Most mini splits use 500-700 watts per hour per evaporator zone. Most residential solar panels make 250-400 watts per hour. That means most solar air conditioners require at least two solar panels.
Central air conditioning capacity is measured based on tonnage. For every 600 square feet, you’ll need 1 ton to keep it cool. So, a 2,000-square-foot home requires at least a 3.5-ton AC. We recommend 1,200 watts of solar paneling for each ton. A 2,000-square-foot home would need 11-17 solar panels.
Solar-powered mini split
|Size of system||Number of solar panels|
Solar-powered central air conditioner
|Size of space||Number of solar panels|
|1,000 square feet||6-10|
|1,500 square feet||8-12|
|2,000 square feet||11-17|
|2,500 square feet||14-22|
|3,000 square feet||15-24|
|3,500 square feet||18-29|
How effective is solar air conditioning?
Solar air conditioners are as effective as their traditional counterparts. They will keep you just as cool and comfortable.
Hybrid systems utilize electricity when your solar battery drains, so you don’t have to worry about cloudy days or running the AC at night.
However, some solar-only ACs may not be able to maintain output without the sun’s rays.
Solar air conditioner savings
Solar air conditioners usually cost more than traditional cooling systems. But the upfront expense is worth it to many because of the monthly energy savings. We found that the investment in a solar AC generally pays for itself within 10 years of purchase.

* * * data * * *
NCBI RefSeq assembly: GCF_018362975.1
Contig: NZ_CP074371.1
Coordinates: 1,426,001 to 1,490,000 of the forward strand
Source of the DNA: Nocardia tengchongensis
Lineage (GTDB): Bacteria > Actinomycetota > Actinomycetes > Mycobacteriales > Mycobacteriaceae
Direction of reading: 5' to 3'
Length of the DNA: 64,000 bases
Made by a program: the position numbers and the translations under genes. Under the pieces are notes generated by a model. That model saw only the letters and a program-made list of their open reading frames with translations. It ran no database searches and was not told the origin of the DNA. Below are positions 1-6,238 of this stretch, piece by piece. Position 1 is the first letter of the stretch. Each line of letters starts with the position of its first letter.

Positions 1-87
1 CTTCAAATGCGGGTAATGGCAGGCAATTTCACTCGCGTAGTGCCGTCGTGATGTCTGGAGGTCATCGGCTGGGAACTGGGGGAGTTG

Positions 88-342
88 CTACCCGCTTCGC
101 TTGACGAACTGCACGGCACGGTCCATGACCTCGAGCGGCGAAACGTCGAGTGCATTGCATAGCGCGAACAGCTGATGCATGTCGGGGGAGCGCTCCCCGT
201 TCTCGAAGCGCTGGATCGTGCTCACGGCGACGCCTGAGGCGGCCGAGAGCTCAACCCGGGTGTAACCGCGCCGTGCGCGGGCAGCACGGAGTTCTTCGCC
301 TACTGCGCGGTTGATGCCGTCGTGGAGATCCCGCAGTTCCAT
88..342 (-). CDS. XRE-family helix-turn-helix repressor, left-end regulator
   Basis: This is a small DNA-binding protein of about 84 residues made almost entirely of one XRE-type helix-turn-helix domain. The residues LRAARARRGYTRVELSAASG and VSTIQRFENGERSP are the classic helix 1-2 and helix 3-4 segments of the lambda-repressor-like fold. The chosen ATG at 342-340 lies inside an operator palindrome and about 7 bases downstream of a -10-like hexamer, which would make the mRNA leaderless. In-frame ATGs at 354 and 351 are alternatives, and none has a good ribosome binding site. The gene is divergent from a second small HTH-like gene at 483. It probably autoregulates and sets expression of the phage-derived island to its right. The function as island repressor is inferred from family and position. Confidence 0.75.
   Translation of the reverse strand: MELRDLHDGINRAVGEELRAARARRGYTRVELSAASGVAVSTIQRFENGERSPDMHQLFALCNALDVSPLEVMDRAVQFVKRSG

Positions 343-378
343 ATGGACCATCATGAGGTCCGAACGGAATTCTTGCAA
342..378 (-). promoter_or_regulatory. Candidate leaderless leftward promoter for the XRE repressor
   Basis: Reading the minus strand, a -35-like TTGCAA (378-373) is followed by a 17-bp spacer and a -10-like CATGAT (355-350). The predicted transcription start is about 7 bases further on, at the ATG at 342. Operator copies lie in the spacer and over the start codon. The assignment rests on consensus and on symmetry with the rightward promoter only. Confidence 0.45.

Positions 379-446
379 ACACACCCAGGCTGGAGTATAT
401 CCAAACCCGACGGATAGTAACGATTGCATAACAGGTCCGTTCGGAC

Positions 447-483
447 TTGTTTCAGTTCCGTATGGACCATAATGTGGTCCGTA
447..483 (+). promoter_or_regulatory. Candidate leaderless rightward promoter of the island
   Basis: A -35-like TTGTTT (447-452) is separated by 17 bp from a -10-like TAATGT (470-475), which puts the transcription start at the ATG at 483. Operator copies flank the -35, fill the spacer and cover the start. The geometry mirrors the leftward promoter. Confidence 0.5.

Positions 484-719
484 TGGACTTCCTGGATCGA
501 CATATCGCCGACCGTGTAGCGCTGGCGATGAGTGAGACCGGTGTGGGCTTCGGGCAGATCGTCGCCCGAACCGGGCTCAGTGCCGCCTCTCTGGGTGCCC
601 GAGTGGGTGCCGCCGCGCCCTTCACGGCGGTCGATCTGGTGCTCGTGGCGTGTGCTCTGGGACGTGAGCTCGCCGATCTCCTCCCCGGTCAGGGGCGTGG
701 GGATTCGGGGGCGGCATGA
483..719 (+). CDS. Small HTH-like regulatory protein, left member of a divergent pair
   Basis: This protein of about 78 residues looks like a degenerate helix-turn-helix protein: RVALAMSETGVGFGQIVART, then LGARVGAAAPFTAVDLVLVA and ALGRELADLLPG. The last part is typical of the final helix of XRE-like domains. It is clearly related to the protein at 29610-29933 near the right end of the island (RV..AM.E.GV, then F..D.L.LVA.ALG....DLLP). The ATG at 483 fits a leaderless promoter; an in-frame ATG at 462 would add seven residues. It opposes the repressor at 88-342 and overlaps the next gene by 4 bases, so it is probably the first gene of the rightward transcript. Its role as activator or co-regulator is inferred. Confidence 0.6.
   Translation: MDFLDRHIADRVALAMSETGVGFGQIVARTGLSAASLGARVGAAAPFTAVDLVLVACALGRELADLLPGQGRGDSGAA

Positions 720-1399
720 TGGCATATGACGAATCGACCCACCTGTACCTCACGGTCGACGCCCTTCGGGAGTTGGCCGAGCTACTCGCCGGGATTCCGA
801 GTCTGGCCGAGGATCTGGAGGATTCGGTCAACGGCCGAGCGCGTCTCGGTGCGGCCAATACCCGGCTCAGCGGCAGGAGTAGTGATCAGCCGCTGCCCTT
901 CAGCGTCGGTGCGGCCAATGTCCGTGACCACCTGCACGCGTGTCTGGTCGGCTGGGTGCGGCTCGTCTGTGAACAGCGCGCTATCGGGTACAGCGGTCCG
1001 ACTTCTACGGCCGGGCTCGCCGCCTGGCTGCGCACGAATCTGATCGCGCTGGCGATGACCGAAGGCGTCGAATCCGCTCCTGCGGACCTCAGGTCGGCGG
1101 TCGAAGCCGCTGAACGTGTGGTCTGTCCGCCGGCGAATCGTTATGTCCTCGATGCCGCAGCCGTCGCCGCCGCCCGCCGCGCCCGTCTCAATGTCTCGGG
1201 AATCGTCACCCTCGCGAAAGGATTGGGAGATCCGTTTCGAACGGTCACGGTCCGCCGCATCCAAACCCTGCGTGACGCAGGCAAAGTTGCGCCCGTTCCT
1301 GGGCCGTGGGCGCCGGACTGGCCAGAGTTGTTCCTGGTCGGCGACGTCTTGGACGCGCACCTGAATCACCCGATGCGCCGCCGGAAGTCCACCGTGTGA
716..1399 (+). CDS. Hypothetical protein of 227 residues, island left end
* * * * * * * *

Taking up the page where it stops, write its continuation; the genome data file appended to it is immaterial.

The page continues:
Angi reports the average homeowner spends $3,400 on a solar air conditioner. In general, they cost $1,600-13,000. Mini splits are more affordable, while solar-powered central air conditioners cost more.
In addition to the cost of the unit, you’ll need to pay for installation. Angi says this ranges $1,500-3,500.
Alternatively, a traditional air conditioner costs an average of $5,650 with an installation cost of $500-2,500, according to HomeAdvisor. A ductless mini split costs an average of $3,400-4,800 for a single-zone system, with installation fees of $300-1,500.
Switching to a solar-powered air conditioner can reduce your energy bills by 40 percent. The average U.S. homeowner spends $115 per month on electricity. You could save about $46 a month by switching to a solar-powered home air conditioner.
☀️ I want solar AC! ☀️
Solar savings programs
Beyond the monthly utility savings, there are local and federal incentives that offer credits for using solar energy.
For example, a solar air conditioner purchased in 2022 could be eligible for a 22 percent tax credit with the Federal Solar Investment program. The Energy Star program also offers rebates of up to several hundred dollars for energy-efficient HVAC equipment.
Best solar-powered ACs
Most big-name HVAC brands aren’t making solar products yet. Lennox’s SunSource line is the only one we’re currently aware of. With Lennox’s reputation for cutting-edge technology, we’re not surprised they’re at the forefront of solar AC.
Other solar AC manufacturers include Carisol and GREE. However, their presence in the U.S. is minimal at present. As such, we’re unsure what level of installation and repair support they offer to U.S. customers. We’d hold off on purchasing these brands for now.